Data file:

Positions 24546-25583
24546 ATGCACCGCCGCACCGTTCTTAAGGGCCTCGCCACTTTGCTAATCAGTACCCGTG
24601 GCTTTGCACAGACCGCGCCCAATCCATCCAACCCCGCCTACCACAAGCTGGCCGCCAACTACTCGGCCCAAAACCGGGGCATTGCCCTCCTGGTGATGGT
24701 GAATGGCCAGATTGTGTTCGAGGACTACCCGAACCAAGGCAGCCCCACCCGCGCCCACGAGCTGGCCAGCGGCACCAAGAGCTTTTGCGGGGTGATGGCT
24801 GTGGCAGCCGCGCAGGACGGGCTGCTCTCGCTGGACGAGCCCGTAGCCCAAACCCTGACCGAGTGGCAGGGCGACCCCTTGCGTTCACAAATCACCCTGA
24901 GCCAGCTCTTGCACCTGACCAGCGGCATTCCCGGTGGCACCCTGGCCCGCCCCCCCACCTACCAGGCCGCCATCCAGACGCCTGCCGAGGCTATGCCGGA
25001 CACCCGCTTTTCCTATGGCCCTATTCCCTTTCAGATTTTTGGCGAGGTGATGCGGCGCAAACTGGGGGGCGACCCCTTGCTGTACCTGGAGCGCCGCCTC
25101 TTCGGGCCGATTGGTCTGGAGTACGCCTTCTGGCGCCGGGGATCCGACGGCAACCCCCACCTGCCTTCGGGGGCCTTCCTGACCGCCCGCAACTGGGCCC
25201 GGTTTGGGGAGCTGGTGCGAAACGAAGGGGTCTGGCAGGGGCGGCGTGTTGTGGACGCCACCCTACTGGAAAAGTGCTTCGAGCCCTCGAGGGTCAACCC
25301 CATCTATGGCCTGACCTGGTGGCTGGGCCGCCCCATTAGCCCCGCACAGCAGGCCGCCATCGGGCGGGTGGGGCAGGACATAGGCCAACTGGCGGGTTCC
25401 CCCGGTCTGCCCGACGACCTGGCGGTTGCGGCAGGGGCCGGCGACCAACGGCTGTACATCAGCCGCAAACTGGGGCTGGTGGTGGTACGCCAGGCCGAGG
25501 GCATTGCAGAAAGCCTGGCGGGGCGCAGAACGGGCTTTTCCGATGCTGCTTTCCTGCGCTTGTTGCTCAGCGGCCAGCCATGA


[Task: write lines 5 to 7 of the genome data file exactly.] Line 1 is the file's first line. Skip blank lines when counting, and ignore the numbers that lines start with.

24801 GTGGCAGCCGCGCAGGACGGGCTGCTCTCGCTGGACGAGCCCGTAGCCCAAACCCTGACCGAGTGGCAGGGCGACCCCTTGCGTTCACAAATCACCCTGA
24901 GCCAGCTCTTGCACCTGACCAGCGGCATTCCCGGTGGCACCCTGGCCCGCCCCCCCACCTACCAGGCCGCCATCCAGACGCCTGCCGAGGCTATGCCGGA
25001 CACCCGCTTTTCCTATGGCCCTATTCCCTTTCAGATTTTTGGCGAGGTGATGCGGCGCAAACTGGGGGGCGACCCCTTGCTGTACCTGGAGCGCCGCCTC